Oxyhaemoglobin | ABG Interpretation - MedSchool
Sign up to start your free trial of MedSchool Premium!Get Started
 
ABG Interpretation
 
 
ABG Interpretation
 
 
Bookmark
Oxyhaemoglobin refers to the percentage of haemoglobin that is bound to oxygen.
 

Oxyhaemoglobin

 
 
Bookmark

Overview

  • Oxyhaemoglobin refers to the percentage of haemoglobin that is bound to oxygen.
      • Normal Range

      • >90%

Reduced Oxyhaemoglobin

  • The level of haemoglobin saturated by oxygen may be reduced in the context of reduced oxygen, right shift of the oxygen saturation curve, displacement of oxygen by carbon dioxide, or in the setting of haemoglobinopathies.
    • Causes of Reduced Oxyhaemoglobin

    • Reduced Environmental Oxygen

    • High altitude
    • Hypoventilation

    • CNS - drugs, trauma, encephalopathy, motor neurone disease, Guillain-Barré
    • Muscular / neuromuscular - myaesthenia, paralytics, myopathy, fatigue, malnutrition
    • Airway obstruction - foreign body, asthma, COPD, bronchiectasis
    • Decreased compliance - interstitial lung disease
    • Chest wall abnormalities
    • Ventilation / Perfusion Mismatch

    • Physiological shunt - atelectasis, pulmonary oedema, pneumonia, ARDS
    • Anatomical shunt - cardiac shunt e.g. tetralogy of Fallot
    • Dead space - asthma, COPD, pulmonary embolus, heart failure
    • Other

    • Right shift of the oxygen dissociation curve - acidaemia, hyperthermia, high 2,3-DPG
    • Carbon monoxide poisoning
    • Haemoglobinopathy - methaemoglobinaemia, foetal haemoglobin

Oxygen Dissociation Curve

    • Oxygen Dissociation Curve
    • The oxyhaemoglobin dissociation curve describes the relationship between PaO₂ and HbO₂:
    • At high PaO₂ (e.g. at the alveolar-capillary membrane) oxygen readily binds to haemoglobin.
    • At low PaO₂ (e.g. at systemic capillaries) oxygen is readily released from haemoglobin.
  • As the curve shifts to the left, oxygen will more readily bind to haemoglobin. As the curve shifts to the right, oxygen will more readily be released from haemoglobin.
    • Causes of Left Shift

    • Alkalaemia (Bohr effect)
    • Hypothermia
    • Decreased 2,3-DPG
    • Causes of Right Shift

    • Acidaemia (Bohr effect)
    • Hyperthermia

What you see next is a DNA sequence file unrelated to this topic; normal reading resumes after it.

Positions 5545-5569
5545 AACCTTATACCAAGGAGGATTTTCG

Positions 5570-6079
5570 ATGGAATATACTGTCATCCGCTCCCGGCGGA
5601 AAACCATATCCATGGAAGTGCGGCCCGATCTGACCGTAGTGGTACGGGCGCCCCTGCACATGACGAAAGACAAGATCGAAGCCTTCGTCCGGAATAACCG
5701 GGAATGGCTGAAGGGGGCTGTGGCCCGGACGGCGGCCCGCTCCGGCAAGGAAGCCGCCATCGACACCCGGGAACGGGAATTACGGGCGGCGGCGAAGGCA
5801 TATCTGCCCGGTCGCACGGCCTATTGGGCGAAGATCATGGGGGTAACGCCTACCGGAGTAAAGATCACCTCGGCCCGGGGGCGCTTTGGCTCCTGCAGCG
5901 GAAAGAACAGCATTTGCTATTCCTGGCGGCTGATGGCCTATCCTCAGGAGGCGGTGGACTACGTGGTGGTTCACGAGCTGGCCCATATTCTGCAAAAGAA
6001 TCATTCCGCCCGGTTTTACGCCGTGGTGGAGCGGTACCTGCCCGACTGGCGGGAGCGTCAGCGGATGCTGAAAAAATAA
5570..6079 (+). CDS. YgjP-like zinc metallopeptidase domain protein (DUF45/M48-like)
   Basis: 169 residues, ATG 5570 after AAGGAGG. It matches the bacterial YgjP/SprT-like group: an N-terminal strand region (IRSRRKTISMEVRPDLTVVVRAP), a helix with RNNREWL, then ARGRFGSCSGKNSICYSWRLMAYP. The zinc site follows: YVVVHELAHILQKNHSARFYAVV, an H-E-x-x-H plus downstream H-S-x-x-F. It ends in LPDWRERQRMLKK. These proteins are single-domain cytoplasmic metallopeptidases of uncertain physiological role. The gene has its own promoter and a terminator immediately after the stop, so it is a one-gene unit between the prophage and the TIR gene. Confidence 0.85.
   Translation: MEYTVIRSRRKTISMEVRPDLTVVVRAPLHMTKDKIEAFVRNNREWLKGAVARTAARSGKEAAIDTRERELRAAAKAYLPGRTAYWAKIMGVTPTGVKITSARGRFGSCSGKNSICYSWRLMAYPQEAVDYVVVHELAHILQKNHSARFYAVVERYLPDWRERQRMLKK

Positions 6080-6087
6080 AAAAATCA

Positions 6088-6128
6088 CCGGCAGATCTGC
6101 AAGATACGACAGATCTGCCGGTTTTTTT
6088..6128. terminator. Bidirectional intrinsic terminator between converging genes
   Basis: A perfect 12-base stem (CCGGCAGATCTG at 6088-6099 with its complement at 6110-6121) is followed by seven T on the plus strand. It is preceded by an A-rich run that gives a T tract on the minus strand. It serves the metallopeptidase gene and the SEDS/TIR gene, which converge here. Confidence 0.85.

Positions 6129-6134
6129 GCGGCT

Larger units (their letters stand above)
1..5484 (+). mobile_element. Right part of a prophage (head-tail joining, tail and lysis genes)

• Increased 2,3-DPG
Last updated on February 7th, 2020
 
----------------------------------------------------------------------------------------------------------------------------------------------------------------------------
 
 

Read More...

 Andersen L, Mackenhauer J, Roberts J, Berg K, Cocchi M, Donnino M. Etiology and Therapeutic Approach to Elevated Lactate Levels. Mayo Clin Proc. 2013;88:1127-1140.
Beasley R, McNaughton A, Robinson G. New look at the oxyhaemoglobin dissociation curve. The Lancet. 2006;367:1124-1126.
 Bellomo R. Bench-to-bedside review: lactate and the kidney. Critical Care 2002;6(4):1. Berend K, de Vries A, Gans R. Physiological Approach to Assessment of Acid-Base Disturbances. N Engl J Med. 2014;371:1434-1445. Brenner BE. Alveolar-arterial oxygen gradients. Ann Emerg Med. 1980;9:648-648. Brindley PG, Butler MS, Cembrowski G, Brindley DN. Falsely elevated point-of-care lactate measurement after ingestion of ethylene glycol. Canadian Medical Association Journal 2007;176(8):1097-9. Donnino MW, Carney E, Cocchi MN, Barbash I, et al. Thiamine deficiency in critically ill patients with sepsis. Journal of critical care 2010;25(4):576-81. Gore DC, Jahoor F, Hibbert JM, DeMaria EJ. Lactic acidosis during sepsis is related to increased pyruvate production, not deficits in tissue oxygen availability. Annals of surgery 1996;224(1):97. Kraut JA, Madias NE. Lactic acidosis. N Engl J Med. 2014; 371: 2309-2319. Levraut J, Ciebiera JP, Chave S, Rabary O, et al. Mild hyperlactatemia in stable septic patients is due to impaired lactate clearance rather than overproduction. Am J RespirCrit Care Med. 1998; 157(4 Pt 1):1021-6. Levy B, Gibot S, Franck P, Cravoisy A, et al. Relation between muscle Na+ K+ ATPase activity and raised lactate concentrations in septic shock: a prospective study. The Lancet 2005;365(9462):871-5. Marino PL. Marino's the ICU Book. Fourthition. ed. Philadelphia: Wolters Kluwer Health/Lippincott Williams & Wilkins; 2014. McCarter FD, Nierman SR, James JH, Wang L, et al. Role of skeletal muscle Na+–K+ ATPase activity in increased lactate production in sub–acute sepsis. Life sciences 2002;70(16):1875-88. Moreau R, Hadengue A, Soupison T, Kirstetter P, et al. Septic shock in patients with cirrhosis: hemodynamic and metabolic characteristics and intensive care unit outcome. Critical care medicine 1992;20(6):746. Perriello G, Jorde R, Nurjhan N, Stumvoll M, et al. Estimation of glucose-alanine-lactate-glutamine cycles in postabsorptive humans: role of skeletal muscle. American Journal of Physiology-Endocrinology and Metabolism 1995;269(3):E443-50. Phypers B, Pierce JT. Lactate physiology in health and disease. Continuing education in Anaesthesia, critical care & pain. 2006 Jun 1;6(3):128-32. Stacpoole PW. Lactic acidosis. Endocrinol Metab Clin North Am 1993 Jun; 22(2) 221-45.
Tunney P, Chinnan NK. Serum Lactate in Intensive Care: Practical Points and Pitfalls. inflammation. 2016;6:7.
 Vary TC. Sepsis-induced alterations in pyruvate dehydrogenase complex activity in rat skeletal muscle: effects on plasma lactate. Shock 1996;6(2):89-94. Venkatesh B, Morgan T, Garrett P. Measuring the lactate gap. The Lancet 2001;358(9295):1806.
Feedback